Things to Think About If You’re Going Through Divorce With Debt

Things to Think About If You're Going Through Divorce With Debt

Divorce and debt is a combination no one wants to face, yet here you are. The good thing is there are a few things you can consider, which could make this less complicated. If you are still speaking to your partner, see if any of the following tips can help you out now regarding debt.

Understand the Debt

You must know the debt you have. Go over the details about each debt you have together. Ask yourselves which debts have the highest interest rates, a fixed loan amount, or flexibility. Fixed loans are things like mortgages, while flexible loans are things like credit cards that allow you to raise limits if you qualify. The more you understand these things, the easier it will be to decide what to do next.

Paying It Off

The next thing you want to do is figure out if there are debts you two might want to pay off. Ideally, you will find ways to pay off debt and save money now rather than deal with everything that might happen later. The more you argue about things, like who will be responsible for what, the more you’ll be in court. This is going to be costly for you and your partner. Try to pay off unsecured debt like credit cards and deal with revolving debt because your partner could quickly run up these debts, leaving you to deal with them. The goal is to part ways without owing anything so that you can both have a clean start.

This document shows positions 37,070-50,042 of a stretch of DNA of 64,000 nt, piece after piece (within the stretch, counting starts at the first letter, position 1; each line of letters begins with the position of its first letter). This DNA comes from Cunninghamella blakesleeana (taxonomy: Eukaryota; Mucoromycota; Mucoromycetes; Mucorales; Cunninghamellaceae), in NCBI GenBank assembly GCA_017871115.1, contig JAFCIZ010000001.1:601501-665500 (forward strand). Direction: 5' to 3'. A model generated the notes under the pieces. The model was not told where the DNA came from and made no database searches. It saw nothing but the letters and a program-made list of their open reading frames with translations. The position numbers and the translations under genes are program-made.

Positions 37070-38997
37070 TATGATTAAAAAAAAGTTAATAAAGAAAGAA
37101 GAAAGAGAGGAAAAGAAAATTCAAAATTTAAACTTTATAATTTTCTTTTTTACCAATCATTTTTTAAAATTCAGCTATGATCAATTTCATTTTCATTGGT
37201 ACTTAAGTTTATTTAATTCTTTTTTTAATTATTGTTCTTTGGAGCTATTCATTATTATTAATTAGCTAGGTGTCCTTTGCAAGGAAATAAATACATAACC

Debt Responsibility

When going through a divorce, you’re probably worried about who will be responsible for what. This is the biggest fight you might have, and one reason you should strive to pay off all debt. Sometimes, figuring this out is easy enough, like if you decide to keep the car, you’ll be in charge of that debt. This is not always the case if you use a credit card in your name. This debt seems like it’ll be yours alone unless the judge determines that your partner benefited from that debt. In that case, the debt has to be split. Keep a journal and write down everything you can about what you owe.

Closing Accounts

Once you’re done paying something, you may be tempted to close those accounts. This may not be a good idea, as you imagine. If your spouse does not have much credit history besides the accounts you’re thinking of closing when you are done paying them off, it might be a good idea to keep them open. An established credit history helps improve credit scores, but closing older accounts can hurt you or your partner. It would be best if you talked about what would be the best solution after paying off a credit card.

Dividing Assets

It would be great if you and your partner walk away from the divorce with no debt at all, but this isn’t always possible. You must recognize when you can’t do anything about the debt you two share but deal with it amicably even after a divorce. For example, you don’t want to sell your assets if this includes investment properties or stocks. These could help you both out in the long run. You can sell some assets to pay off some debts, but make sure these are things you won’t miss. The same thing goes for your partner.

These are some ideas to point you two in the right direction. You could also talk to your attorney to see what they recommend if your goal is to walk away as free as possible.

 

 

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